A Huge Tysons Food Hall Reopens With New Vendors for Empanadas, Crab Fries, and Ghanaian Eats
Urbanspace reopens at Tysons Galleria. Photograph courtesy of Urbanspace
Urbanspace, the food hall at glitzy shopping mall Tysons Galleria, will officially reopen for the first time in two years on Tuesday, March 22.
Two long-standing concepts, Andy’s Pizza and Donburi, have served through the pandemic, dishing up New York-style slices and Japanese rice bowls, respectively. The restaurants, both of which have flagships in DC, will be joined by four new concepts—with more to come.
Longtime farmers market favorite Empanadas de Mendoza—which has already won a fan in Washington Commanders coach Ron Rivera—is currently open and serving hand-made Argentinian empanadas. Husband-and-wife duo Gabriela and Tyler Steelman bake or fry the pastries, stuffed with spicy beef, honey-barbecue pork, pineapple chicken, and more. Meanwhile former food truck London Chippy is also open with a brick-and-mortar stall for chef Anthony Robinson’s freshly fried fish n’ chips, crabcake sandwiches, and crabby fries.
All-day cafe Twelve Twenty Coffee will open in the morning for coffee drinks like maple lattes and serve grab-and-go lunch items such as chicken-salad sandwiches. Founder Victoria Smith—previously a manager of the food hall—will also offer free “caffeinated yoga” classes on Saturday in a nearby lounge through March.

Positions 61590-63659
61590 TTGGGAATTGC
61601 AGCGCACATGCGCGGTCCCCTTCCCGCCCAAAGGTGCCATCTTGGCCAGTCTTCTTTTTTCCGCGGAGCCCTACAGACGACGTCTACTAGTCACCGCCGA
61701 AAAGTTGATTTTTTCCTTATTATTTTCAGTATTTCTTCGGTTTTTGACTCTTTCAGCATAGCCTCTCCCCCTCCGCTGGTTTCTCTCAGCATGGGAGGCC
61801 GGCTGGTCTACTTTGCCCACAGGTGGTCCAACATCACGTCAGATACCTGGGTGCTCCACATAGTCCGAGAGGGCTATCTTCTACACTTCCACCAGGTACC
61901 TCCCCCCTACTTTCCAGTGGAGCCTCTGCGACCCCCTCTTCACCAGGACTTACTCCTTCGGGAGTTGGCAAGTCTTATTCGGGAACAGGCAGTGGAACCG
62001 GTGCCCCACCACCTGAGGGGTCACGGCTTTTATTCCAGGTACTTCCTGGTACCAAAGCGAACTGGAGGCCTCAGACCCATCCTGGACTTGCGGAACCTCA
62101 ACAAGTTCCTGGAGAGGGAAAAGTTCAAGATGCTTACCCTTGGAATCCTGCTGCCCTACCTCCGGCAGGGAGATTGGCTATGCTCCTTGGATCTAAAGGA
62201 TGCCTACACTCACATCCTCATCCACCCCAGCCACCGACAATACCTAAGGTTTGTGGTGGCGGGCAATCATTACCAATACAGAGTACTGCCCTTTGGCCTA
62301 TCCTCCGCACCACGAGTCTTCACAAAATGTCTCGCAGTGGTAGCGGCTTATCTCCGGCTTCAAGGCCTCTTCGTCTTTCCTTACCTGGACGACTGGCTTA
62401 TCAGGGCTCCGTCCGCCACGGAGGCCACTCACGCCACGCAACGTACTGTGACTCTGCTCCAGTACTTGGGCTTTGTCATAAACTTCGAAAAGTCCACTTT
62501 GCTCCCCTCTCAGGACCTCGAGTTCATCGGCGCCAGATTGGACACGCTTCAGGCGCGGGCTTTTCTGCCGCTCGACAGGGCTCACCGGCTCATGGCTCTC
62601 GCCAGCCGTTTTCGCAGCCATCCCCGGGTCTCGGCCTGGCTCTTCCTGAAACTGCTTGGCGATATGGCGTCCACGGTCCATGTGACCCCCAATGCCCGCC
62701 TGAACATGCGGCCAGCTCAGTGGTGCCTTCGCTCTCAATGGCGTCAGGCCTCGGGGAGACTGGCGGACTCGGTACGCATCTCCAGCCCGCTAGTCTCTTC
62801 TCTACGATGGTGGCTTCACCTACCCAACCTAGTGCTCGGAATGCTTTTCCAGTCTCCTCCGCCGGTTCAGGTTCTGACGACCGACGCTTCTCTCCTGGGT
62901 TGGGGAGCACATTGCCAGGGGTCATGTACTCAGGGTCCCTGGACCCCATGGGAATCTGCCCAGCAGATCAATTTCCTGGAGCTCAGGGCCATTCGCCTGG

DC native Candice Mensah will bring a taste of her family’s Ghanaian roots with the debut of Hedzole. The West African eatery, which has also toured around farmers markets, will serve dishes like “red red,” a chili-like dish of black-eyed peas and sweet plantains. Look for pop-up dates—weekends-only through June—to be announced. Also coming soon: Hei Hei Tiger, a Chinese barbecue and bar concept from the owners of Tiger Fork in Shaw. It briefly opened at Urbanspace for a month before closing due to Covid.
This is a ‘third time’s the charm’ moment for the 41,000 square-foot food hall, which has been plagued with controversy since its inception in 2018 as Mike Isabella’s ill-fated, short-lived emporium. It reopened shortly after as Taste of Urbanspace, only to be hit with a lawsuit by a former real estate broker. New vendors and a positive Washington Post review helped moved things along in 2019 until the pandemic began, forcing many vendors to close.
Urbanspace. Tysons Galleria, 2001 International Dr. (third floor), McLean